Air Canada, WestJet say July 31 was busiest flying day ever
Both airlines see record traffic in July helped by low Canadian dollar
The skies over Canada were especially busy in July, with both Air Canada and WestJet saying they set all-time single-day records for the number of passengers on the last day of the month.
Air Canada said it flew more than 150,000 passengers on July 31, the Friday before what was a long weekend in most of the country. WestJet flew 72,240 passengers on that day — a single-day record for that airline, too.
"A weak Canadian dollar makes us more attractive to international tourists," said Queen's University business professor Ken Wong, who noted that the Pan Am Games and the Caribbean Carnival both attracted large numbers of tourists to the Toronto area in mid- to late July.
For the month as a whole, both airlines said traffic was up over last year. Air Canada said its total revenue passenger miles (RPMs) — the key metric for traffic — were up 10.5 per cent in July. The airline said its load factor — the percentage of available seats occupied by paying passengers — hit a record 87.3 per cent.
"Air Canada generated greater traffic in all markets, resulting in unprecedented volumes of passengers," said airline CEO Calin Rovinescu in a statement.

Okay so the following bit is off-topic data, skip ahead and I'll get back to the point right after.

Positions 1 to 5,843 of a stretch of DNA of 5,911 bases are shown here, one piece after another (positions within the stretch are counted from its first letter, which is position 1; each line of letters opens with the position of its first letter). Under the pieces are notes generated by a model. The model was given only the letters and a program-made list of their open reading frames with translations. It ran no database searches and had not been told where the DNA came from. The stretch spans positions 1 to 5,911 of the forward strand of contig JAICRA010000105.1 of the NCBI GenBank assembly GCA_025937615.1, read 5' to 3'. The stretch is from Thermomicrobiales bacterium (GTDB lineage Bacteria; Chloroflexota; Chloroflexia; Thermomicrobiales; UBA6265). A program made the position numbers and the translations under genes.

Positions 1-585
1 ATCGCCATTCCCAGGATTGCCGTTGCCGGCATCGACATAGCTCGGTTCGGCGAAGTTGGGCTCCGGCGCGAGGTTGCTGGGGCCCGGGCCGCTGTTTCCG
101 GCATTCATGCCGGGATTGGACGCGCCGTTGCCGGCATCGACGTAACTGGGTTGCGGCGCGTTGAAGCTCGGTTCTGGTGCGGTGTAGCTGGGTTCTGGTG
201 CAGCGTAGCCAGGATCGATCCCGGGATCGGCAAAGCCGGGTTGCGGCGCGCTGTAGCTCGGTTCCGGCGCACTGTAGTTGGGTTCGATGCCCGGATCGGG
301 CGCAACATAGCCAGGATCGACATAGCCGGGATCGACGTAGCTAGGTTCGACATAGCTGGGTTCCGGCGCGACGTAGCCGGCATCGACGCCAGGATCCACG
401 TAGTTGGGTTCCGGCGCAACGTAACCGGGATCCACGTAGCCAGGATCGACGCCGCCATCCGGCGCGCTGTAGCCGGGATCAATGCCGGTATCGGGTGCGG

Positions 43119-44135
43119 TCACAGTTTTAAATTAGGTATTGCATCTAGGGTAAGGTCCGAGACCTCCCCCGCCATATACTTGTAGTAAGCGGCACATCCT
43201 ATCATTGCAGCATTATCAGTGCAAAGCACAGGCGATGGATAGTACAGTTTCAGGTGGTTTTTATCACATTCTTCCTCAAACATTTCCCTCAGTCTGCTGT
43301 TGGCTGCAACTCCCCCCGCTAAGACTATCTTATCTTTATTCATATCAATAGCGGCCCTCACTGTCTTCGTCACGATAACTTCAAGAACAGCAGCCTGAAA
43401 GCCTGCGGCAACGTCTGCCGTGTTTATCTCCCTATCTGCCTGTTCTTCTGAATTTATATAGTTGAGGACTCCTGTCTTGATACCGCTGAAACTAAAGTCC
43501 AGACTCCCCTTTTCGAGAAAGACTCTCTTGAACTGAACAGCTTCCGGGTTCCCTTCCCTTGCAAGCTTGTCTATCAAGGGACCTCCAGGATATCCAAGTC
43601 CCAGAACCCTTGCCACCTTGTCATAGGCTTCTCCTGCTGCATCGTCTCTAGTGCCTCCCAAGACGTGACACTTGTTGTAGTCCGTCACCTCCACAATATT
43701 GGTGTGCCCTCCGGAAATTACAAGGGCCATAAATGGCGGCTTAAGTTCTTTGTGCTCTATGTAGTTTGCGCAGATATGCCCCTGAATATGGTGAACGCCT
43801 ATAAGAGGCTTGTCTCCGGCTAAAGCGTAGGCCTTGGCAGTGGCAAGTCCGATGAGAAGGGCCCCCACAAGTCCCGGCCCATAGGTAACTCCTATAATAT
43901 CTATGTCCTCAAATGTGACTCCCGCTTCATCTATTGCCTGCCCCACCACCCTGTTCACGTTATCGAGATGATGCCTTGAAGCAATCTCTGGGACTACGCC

Montreal-based Air Canada said its traffic growth was led by U.S. transborder and international market growth. It also credited the "strategic deployment" of its discount brand, Air Canada Rouge, to "compete more effectively in leisure markets."
It was much the same story at Calgary-based WestJet, which said it flew a record 1.9 million passengers in the month. It said July traffic was up 5.0 per cent over last year.
"We are pleased with our strong year-over-year traffic growth," said WestJet CEO Gregg Saretsky.
WestJet credited the traffic increase in part to its regional brand, Encore, which launched new service last month to Halifax, Sydney, N.S., St. John's, Deer Lake, N.L., and Gander, N.L.
Both airlines have recently reported profit increases as they benefited from more traffic, lower jet fuel prices and new baggage fees.